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Audi TT quattro sport concept at 2014 Geneva Motor Show

Audi to present a truly special show car at the Geneva Motor Show. The Audi TT quattro sport concept embodies the dynamic potential of the new Audi TT in its purest form. Its two-liter TFSI® supplies 309 kW, which the car puts on the road via the quattro all-wheel drive. “With our Audi TT quattro sport concept show car, we wanted to demonstrate what the new TT’s technology can do if you take it a step further,” explains Prof. Dr. Ulrich Hackenberg, Board Member for Technical Development. “This car is designed for racing – an extreme driving machine for the motorsports enthusiasts among our customers.”
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Powertrain

The engine in the Audi TT quattro sport concept makes a powerful statement. The 2.0 TFSI® has a power output of 309 kW at 6,700 rpm – a new benchmark in the two-liter category. Its specific output is 155 kW per liter of displacement – that’s more than even 2001’s victorious Le Mans R8 racing car, which was the first time Audi combined turbocharging with FSI® direct gasoline injection. The four-cylinder engine has 450 Nm of torque available in the engine speed range from 2,400 to 6,300 rpm. with over 300 Nm already available at only 1,900 revs.

At a curb weight of 1,344 kilograms, the Audi TT quattro sport concept is an athlete in peak condition. Each hp supplied by the two-liter TFSI®, which itself weighs under 150 kilograms, needs to shift less than 3.2 kilograms. The four-cylinder engine catapults the show car from 0 to 100 km/h in just 3.7 seconds.
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Chassis

With its cutting-edge chassis – McPherson wheel suspension with aluminum components at the front and a four-link layout at the rear – the Audi TT quattro sport concept offers sharp, precise race car handling. The stiff setup brings the body closer to the road when compared with the series-production TT. 54 percent of the weight rests on the front axle, 46 percent on the rear. ESC electronic stabilization control, which can be partially or fully deactivated, complements the suspension’s sporty character.

When cornering, wheel-selective torque control kicks in. If necessary, drive torque is transferred from the wheels on the inside of the bend to those on the outside. Thanks to the distribution of torque, the car turns very slightly into the corner, helping the driver. This allows for precise and neutral cornering and the TT greatly increases its dynamism and stability.
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Body

A significant part in the Audi TT quattro sport concept’s lightweight design is played by the body, which is based on the MQB modular transverse matrix. Its hybrid concept represents the latest evolution of the Audi Space Frame (ASF) and further lowers the car’s center of gravity compared with the second-generation series-production TT.

The front end is made of steel. The passenger compartment floor comprises high-strength, hot-shaped steel components which, thanks to their extremely high strength, feature very low wall thicknesses and thus weigh accordingly little. The compartment’s structure, the entire exterior skin, and the doors and lids are made of the classic Audi semi-finished aluminum products cast node, extruded profile, and sheet metal.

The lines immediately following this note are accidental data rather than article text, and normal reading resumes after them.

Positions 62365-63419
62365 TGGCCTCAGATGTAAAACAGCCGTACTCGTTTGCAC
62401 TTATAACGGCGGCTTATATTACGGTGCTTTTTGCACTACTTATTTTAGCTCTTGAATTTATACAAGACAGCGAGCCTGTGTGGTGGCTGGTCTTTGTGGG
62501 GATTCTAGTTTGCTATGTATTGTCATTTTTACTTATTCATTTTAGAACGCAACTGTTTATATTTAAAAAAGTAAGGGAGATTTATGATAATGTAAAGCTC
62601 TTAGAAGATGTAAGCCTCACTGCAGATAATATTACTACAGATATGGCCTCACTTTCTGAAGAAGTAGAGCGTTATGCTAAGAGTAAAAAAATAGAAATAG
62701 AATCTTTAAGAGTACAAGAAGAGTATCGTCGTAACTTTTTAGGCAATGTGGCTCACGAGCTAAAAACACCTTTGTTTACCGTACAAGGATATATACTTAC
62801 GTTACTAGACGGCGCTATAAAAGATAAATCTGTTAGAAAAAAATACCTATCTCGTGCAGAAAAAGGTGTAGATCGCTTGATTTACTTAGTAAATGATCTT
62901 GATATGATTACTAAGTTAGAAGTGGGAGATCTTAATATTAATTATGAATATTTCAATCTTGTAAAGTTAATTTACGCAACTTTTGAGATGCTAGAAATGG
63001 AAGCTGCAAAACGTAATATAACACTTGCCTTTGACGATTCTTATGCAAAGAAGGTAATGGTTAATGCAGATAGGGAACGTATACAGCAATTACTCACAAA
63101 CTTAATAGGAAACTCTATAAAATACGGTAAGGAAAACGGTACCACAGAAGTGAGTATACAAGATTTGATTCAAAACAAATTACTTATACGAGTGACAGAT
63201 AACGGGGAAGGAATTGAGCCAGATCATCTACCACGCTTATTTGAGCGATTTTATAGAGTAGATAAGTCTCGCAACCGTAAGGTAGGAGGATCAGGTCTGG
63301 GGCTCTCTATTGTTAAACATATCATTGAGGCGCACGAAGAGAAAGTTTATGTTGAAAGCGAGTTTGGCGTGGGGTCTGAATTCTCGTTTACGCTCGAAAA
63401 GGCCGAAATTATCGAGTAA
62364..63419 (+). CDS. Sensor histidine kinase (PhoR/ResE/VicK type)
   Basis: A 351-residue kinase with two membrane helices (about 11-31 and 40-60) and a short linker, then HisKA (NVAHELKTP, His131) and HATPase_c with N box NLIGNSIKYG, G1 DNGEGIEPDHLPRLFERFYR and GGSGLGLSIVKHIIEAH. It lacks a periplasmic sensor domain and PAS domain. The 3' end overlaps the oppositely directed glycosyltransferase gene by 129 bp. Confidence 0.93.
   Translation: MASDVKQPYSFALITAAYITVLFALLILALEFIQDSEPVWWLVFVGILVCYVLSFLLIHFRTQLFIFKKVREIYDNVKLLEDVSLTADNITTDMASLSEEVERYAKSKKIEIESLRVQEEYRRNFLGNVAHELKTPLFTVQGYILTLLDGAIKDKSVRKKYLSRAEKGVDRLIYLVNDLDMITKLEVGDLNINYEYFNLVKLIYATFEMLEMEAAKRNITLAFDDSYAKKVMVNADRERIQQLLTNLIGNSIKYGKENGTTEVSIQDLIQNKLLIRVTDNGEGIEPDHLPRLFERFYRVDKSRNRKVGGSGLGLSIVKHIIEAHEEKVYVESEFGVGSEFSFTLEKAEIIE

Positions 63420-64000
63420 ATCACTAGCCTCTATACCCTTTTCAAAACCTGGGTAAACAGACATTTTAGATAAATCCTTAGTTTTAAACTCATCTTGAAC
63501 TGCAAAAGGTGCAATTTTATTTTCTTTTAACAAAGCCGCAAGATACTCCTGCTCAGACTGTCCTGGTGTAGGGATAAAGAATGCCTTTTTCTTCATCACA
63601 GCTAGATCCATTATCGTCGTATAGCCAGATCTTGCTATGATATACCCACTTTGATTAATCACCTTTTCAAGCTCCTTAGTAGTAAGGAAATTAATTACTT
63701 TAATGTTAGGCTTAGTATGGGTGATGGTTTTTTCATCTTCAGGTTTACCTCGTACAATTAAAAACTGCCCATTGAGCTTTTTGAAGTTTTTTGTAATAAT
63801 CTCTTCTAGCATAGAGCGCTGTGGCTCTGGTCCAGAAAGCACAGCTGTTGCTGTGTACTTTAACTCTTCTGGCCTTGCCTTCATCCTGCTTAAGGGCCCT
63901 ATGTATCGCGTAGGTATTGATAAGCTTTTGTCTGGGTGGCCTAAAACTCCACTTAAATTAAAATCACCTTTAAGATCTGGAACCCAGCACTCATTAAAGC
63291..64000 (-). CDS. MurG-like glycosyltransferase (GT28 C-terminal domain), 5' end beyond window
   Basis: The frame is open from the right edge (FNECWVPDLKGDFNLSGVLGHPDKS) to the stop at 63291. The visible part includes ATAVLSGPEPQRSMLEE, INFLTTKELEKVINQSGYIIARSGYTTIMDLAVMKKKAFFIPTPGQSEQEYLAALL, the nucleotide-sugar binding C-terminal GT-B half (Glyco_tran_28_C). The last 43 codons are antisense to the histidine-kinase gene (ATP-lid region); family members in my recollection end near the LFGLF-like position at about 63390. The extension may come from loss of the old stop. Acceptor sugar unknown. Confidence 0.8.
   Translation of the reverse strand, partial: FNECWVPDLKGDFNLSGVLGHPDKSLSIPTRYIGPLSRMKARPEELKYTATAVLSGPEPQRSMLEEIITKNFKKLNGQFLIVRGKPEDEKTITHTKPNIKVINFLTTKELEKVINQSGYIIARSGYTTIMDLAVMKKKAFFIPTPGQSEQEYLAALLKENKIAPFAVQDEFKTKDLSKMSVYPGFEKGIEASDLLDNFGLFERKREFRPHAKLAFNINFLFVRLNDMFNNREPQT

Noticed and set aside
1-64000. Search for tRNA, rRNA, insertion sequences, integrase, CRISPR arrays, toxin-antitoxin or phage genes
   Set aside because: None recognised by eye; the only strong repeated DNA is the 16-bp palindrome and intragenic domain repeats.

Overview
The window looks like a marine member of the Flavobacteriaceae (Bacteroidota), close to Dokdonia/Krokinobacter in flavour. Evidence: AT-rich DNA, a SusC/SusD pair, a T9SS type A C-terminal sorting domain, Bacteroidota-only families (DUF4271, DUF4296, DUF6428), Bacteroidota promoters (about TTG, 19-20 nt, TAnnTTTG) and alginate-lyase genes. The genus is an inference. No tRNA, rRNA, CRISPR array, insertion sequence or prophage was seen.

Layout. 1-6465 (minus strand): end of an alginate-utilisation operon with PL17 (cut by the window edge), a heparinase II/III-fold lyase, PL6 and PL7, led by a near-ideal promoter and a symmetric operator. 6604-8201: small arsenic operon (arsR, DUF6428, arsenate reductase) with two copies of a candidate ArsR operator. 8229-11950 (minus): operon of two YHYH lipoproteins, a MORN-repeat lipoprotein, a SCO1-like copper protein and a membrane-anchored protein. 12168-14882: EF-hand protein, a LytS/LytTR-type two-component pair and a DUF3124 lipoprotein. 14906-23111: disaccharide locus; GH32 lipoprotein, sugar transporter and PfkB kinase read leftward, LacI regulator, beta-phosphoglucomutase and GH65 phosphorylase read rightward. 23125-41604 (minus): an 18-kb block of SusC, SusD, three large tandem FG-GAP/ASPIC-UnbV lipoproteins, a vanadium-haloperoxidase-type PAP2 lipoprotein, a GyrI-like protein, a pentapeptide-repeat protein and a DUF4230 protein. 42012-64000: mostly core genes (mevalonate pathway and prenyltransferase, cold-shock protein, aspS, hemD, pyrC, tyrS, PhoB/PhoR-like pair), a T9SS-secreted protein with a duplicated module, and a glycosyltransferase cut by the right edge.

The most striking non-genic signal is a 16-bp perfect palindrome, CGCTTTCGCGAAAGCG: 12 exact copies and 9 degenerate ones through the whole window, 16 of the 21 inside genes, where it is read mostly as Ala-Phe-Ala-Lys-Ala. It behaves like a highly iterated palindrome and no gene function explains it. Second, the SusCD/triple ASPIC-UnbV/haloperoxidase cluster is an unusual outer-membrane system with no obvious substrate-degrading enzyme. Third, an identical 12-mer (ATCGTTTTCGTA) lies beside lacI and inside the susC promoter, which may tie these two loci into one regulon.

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Exterior design

The flat Matrix LED headlights and the broad Singleframe grill dominate the study’s front end. The grill’s striking frame displays the quattro logo and holds the dark diamond-pattern grill.

Through their pronounced edges, the substantial air intakes – which also feature diamond-pattern grills – appear almost like inserted airboxes. They thus illustrate a key element in the new Audi TT’s design language: elements like the greenhouse and wheel arches create the impression of being individual bodies, thus producing the typical tension. The show car rests on 20-inch wheels with a central locking mechanism and semi-slick tires.

A splitter made of carbon-fiber reinforced polymer (CFRP) stretches toward the front to round off the front end at the bottom and increase the downforce on the front axle.
Interior design

The show car interior has been reduced to the essentials, doing away with numerous components that are dispensable on the race circuit. The door panels have been stripped of armrests and speakers – the interior is characterized by Alcantara. A dominant diagonal strip of Alcantara acts as a door pull handle, the door openers feature a filigree design. Low-set racing buckets serve as seats, featuring black four-point seat belts with white accentuating stripes. The luggage compartment offers space for two racing helmets.
The same as in the series-production TT, the controls are designed purely for the driver. The Audi TT quattro sport concept’s pilot has his hands on a compact steering wheel with a pronounced rim that flattens out at the bottom. The steering wheel’s spokes house the red start/stop button alongside the keys and rotary buttons for operating the Audi virtual cockpit. Depending on what the driver sets, the fully digital instrument cluster’s 12.3-inch display shows different views.